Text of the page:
In other news we’ve had a very exciting meeting about our future film trailer – it’ll be great to share with you a glimpse of the finished film, and we will announce when it goes live here so you can be the first to see it and to share it.

    The wonderful Splice.TV are supporting our post-production grade and sound mix – that’s all the stuff that really buffs the film up nicely and Doug Haywood begins his sound design too. These are what much of your Indiegogo funds have gone towards and it’s worth every penny.

    Lastly, the submission of the film the festivals starts now – the beginning of its journey out into the world!

    all the best for now, Karen

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  • May Day Update

    Creatively, I have also been writing and rewriting my narration for the film, sifting through family photos and even reading Ann's medical notes as background research. It's hugely enjoyable, and I will have very mixed feelings when I say 'It's finished'  - making this film has been the most immense support during such a traumatic personal loss, and I will miss it hugely when the work comes to an end.

    The sound design and musical score of the film are being done by Doug Haywood and Malcolm Middleton respectively, and about now these chaps start to really spruce up the film with their magic. Sound 'tidying up' happens first - and this important but discreet process fills in any audio gaps or errors and really 'furnishes' the film - e.g, we might need a door shutting, a hoist moving or Ian whistling at just the right point, and Doug is the person who deploys them to best effect, and then moves on to really designing how the sounds and music of the film really creatively enhance its story. Malcolm has already recorded some beautiful music for us which is working brilliantly and poignantly in key scenes - sparse guitar mainly, tuneful and wistful.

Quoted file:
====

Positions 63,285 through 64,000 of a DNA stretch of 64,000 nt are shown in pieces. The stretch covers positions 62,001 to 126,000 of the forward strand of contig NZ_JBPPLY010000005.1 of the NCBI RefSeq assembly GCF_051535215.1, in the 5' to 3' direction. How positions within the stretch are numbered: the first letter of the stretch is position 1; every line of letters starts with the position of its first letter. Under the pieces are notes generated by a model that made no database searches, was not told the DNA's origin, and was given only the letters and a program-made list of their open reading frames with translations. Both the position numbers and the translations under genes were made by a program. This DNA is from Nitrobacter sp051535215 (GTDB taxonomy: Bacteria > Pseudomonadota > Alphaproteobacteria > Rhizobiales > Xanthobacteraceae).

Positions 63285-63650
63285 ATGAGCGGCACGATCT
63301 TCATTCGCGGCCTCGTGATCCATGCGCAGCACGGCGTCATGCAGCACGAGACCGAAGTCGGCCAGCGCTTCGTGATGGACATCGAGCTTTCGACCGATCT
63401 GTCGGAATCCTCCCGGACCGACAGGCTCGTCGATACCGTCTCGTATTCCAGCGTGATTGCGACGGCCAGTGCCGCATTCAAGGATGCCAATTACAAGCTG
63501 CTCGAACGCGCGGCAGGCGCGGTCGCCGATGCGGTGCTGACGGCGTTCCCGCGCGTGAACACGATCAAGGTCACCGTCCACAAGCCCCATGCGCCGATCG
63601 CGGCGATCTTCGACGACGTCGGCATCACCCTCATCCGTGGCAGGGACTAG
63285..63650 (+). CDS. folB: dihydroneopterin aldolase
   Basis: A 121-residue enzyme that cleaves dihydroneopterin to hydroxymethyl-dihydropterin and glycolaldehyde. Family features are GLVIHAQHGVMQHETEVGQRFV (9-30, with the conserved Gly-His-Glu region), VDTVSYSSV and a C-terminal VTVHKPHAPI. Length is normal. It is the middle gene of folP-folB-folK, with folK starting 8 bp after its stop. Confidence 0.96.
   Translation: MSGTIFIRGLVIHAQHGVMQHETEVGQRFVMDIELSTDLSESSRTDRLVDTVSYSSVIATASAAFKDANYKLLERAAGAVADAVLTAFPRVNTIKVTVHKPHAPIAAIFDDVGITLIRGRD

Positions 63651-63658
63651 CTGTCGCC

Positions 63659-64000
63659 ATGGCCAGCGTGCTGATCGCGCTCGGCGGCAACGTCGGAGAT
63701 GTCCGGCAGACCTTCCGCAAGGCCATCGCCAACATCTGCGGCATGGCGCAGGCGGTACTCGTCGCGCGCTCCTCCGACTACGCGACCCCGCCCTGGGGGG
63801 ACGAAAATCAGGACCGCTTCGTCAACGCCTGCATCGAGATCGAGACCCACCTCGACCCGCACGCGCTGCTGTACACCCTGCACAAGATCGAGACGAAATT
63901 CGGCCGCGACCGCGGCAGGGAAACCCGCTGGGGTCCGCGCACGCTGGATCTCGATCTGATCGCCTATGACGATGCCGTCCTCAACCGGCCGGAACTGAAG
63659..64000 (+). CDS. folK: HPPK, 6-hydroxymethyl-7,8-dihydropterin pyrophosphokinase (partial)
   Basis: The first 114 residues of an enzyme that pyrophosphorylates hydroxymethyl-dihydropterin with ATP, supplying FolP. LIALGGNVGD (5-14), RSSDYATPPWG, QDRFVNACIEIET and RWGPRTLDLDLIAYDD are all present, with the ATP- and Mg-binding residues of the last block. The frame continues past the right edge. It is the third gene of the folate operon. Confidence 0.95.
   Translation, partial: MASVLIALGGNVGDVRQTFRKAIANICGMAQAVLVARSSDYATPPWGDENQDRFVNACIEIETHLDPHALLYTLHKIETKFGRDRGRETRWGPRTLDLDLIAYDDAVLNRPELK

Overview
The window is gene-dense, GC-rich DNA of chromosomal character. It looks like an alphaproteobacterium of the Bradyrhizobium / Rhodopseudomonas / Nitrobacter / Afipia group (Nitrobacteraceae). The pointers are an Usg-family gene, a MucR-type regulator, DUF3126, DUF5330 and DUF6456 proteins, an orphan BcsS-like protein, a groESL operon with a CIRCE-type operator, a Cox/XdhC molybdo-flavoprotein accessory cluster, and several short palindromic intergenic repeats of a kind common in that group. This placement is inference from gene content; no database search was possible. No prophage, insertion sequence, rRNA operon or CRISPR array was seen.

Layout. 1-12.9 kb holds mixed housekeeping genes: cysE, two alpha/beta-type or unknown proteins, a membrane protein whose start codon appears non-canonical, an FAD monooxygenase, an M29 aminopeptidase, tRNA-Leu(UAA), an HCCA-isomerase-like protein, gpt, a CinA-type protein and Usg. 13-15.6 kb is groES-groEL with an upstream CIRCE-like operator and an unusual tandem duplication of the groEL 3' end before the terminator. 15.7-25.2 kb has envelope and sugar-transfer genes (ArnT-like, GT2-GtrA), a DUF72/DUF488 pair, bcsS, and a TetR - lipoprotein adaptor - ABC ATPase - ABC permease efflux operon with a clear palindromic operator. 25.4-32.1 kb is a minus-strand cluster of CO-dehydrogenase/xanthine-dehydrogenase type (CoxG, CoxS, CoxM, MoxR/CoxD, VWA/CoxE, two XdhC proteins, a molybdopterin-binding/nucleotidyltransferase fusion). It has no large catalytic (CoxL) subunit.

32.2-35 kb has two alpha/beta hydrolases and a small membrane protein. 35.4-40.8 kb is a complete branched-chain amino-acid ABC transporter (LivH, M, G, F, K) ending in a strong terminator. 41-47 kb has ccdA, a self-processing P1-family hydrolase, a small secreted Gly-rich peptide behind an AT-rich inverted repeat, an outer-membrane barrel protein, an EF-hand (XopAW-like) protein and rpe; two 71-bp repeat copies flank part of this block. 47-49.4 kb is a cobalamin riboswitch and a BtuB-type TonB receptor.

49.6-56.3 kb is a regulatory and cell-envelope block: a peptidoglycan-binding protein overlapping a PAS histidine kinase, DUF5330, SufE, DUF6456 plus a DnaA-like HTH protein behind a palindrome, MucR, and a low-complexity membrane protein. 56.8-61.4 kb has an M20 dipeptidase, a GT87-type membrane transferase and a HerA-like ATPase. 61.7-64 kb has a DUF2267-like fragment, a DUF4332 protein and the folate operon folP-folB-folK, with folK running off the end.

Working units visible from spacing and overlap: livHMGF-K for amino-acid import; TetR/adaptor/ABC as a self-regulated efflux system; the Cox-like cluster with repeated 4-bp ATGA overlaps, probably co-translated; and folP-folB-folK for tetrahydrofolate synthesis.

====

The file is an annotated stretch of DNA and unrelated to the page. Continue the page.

A very exciting event takes place next week for us in Manchester - part of the NW Stroke Association's visionary 'Science, Stroke, Art' creative season, which I recommend. We are holding a special private preview of the film with a small focus group including stroke survivors and neuroscientists, who'll give us their reaction to the film and help us brainstorm our marketing and outreach ideas for it. This is a real privilege and we hope it's the start of a wonderful relationship between the film and its audience.

    We have also had some very positive feedback from a few film festival and TV people  - so that bodes well for a festival premiere later this year -watch this space….

    My sister Alison has been busy sending out our popular Indiegogo Perk - our Heirloom Cakes baked to mum Ann's home recipes. It's been a delight to get the lucky recipients' feedback and see their photos, like this one (he tells us he shared the biscuits with his workmates)!

    Bye for now, Karen

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  • What's Taking You so Long?